Myriam:  Again, I can’t reinforce enough: communication. We really need to talk to our teens. We ourselves need to evaluate. Are we open? Are we an open book for our teens to be able to come to and say, “You know what, mom and dad, I’m stressed out. I’m feeling this jittery in my stomach. Sometimes, my thoughts are racing in my head and can cause my head to hurt.” We have to make sure that our teens feel that they can come to us and we’re not going to judge them. We’re not going to put them down. We’re not going to yell at them. We’re just going to be there, present, and listen to what they have to say.

Melanie:  While the teenage brains, Myriam, are so complicated and different than adult brains, can the stress in teens lead to other conditions such as anxiety or depression?

Myriam:  Absolutely, it can. Unfortunately, when teens are growing, they have many different hormones that are racing through their bodies. Self-image is really, really important to them, belonging in a peer group or having a social group that they can interact with. All of that combined with parents, the deadlines of homework, of tests, that can cause anxiety and depression in our teens. Stress is something that is natural for us. It can be good in situations when you’re trying to make that basket for your team. It’s good when you’re trying to focus on that history test that you have that you need to take. But when you’re having chronic or long-term stress, it can lead to distress, which that distress is what leads to the anxiety and depression in our teens.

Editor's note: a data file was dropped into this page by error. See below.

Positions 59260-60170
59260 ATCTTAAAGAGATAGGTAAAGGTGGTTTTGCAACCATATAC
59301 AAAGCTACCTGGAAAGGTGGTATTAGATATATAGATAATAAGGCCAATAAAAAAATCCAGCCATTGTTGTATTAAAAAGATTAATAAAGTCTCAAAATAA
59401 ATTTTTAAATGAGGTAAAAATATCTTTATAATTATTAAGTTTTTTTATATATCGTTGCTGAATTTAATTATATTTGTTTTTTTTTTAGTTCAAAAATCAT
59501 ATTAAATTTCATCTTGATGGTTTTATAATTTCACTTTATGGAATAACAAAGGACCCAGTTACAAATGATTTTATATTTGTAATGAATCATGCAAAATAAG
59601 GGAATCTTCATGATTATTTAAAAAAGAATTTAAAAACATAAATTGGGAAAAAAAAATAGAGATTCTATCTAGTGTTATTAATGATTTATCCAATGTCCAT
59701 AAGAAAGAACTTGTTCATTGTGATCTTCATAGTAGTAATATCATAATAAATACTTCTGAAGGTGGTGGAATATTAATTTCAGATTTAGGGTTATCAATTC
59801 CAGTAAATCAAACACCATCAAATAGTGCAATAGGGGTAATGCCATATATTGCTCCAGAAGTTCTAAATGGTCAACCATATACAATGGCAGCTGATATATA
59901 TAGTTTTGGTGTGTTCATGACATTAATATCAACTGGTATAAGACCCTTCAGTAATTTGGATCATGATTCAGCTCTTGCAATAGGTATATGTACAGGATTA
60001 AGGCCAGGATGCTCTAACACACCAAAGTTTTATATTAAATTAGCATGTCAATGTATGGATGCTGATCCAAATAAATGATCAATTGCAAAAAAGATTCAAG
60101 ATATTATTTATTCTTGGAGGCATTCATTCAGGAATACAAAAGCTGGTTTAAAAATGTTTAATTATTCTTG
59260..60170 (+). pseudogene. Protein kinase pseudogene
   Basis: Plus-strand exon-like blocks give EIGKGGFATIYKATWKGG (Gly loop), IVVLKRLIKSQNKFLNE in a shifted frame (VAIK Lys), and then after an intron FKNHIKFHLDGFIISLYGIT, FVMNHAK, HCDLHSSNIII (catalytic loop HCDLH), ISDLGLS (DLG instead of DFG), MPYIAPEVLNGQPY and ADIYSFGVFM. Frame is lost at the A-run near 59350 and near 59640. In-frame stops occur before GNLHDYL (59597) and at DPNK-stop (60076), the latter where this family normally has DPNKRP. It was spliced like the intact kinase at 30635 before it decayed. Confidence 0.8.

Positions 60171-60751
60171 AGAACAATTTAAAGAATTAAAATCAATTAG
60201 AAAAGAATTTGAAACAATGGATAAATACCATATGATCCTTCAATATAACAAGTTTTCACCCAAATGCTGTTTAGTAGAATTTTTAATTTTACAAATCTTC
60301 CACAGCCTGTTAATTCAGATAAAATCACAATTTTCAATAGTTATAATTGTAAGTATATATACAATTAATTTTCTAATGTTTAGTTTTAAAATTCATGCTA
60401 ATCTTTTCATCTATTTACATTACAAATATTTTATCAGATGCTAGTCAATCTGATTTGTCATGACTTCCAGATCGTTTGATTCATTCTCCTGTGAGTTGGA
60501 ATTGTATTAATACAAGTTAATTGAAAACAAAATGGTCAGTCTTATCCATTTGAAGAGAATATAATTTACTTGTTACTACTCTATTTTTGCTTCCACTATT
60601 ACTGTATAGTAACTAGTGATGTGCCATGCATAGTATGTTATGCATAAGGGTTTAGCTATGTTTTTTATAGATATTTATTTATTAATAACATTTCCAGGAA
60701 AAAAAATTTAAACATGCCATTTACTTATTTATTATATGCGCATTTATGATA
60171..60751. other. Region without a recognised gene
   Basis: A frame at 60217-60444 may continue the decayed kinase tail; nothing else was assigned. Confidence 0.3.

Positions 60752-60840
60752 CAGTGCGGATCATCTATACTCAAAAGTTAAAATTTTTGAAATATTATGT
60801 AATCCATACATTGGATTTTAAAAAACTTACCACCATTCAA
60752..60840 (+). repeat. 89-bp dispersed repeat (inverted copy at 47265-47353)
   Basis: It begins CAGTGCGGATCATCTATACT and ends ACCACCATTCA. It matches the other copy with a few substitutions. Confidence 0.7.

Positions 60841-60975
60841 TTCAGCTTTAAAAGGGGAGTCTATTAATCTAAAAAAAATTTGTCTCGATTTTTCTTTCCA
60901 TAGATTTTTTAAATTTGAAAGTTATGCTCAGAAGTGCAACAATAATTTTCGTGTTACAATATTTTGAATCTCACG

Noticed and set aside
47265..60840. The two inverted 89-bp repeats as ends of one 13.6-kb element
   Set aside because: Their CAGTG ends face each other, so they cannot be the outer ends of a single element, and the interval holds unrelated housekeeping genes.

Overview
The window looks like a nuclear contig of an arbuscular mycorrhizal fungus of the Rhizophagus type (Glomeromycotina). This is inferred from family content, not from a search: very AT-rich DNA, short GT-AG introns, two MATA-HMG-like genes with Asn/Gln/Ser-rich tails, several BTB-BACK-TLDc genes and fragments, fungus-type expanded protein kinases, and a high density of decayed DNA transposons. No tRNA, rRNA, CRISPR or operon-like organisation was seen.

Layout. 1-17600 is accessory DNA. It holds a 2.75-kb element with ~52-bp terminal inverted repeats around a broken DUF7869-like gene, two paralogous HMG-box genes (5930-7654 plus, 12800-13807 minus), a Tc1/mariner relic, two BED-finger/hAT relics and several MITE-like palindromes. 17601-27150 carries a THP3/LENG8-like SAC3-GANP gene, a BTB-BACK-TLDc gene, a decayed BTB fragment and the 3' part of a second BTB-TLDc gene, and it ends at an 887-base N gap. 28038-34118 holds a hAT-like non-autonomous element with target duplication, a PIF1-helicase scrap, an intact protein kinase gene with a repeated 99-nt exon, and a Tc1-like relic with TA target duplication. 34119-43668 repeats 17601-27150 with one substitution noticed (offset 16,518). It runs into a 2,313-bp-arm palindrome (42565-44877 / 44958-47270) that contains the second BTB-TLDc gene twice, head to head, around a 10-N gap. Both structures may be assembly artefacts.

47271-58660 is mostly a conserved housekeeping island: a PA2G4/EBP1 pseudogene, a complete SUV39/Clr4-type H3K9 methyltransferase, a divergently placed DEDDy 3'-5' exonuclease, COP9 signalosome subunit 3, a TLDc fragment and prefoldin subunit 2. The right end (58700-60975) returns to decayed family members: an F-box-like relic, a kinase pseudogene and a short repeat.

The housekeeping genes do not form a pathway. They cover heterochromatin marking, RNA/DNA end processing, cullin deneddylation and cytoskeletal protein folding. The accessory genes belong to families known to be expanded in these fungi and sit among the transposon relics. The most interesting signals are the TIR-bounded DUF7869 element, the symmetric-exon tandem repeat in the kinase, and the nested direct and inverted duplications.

Melanie:  What should parents look for, Myriam? What are some red flags that would signal that our child just has maybe a little more stress than they can handle and it could lead to anxiety or depression?

Myriam:  It’s really important to focus on if your teen is having problem sleeping. Do they toss and turn more often at night? Are they finding that it’s hard to get to sleep at night because they’re constantly thinking about the day’s events or they’re worried about future events that they have to achieve? You will notice sometimes moods in your teens will change, such as outward aggression or withdrawing from people that they normally interacted with all the time. Maybe you’ll even get a call from school or their job saying that the teens are not themselves or other people have noticed that they’re complaining of stomachaches or headaches or things like that. You really need to just see, is your teen acting normal for them – which every teen has their own version of normal – but it’s normal for them. If they’re not, investigate a little bit more. Interact with your teen and see if there is something that’s troubling them.

Melanie:  Aside from keeping good open lines of communication, which, Myriam, you’ve stressed and it is so, so important, how else can we help our teens to deal with these and even kind of nonjudgmentally discussing things that they might try to reduce their stress, like drugs or alcohol?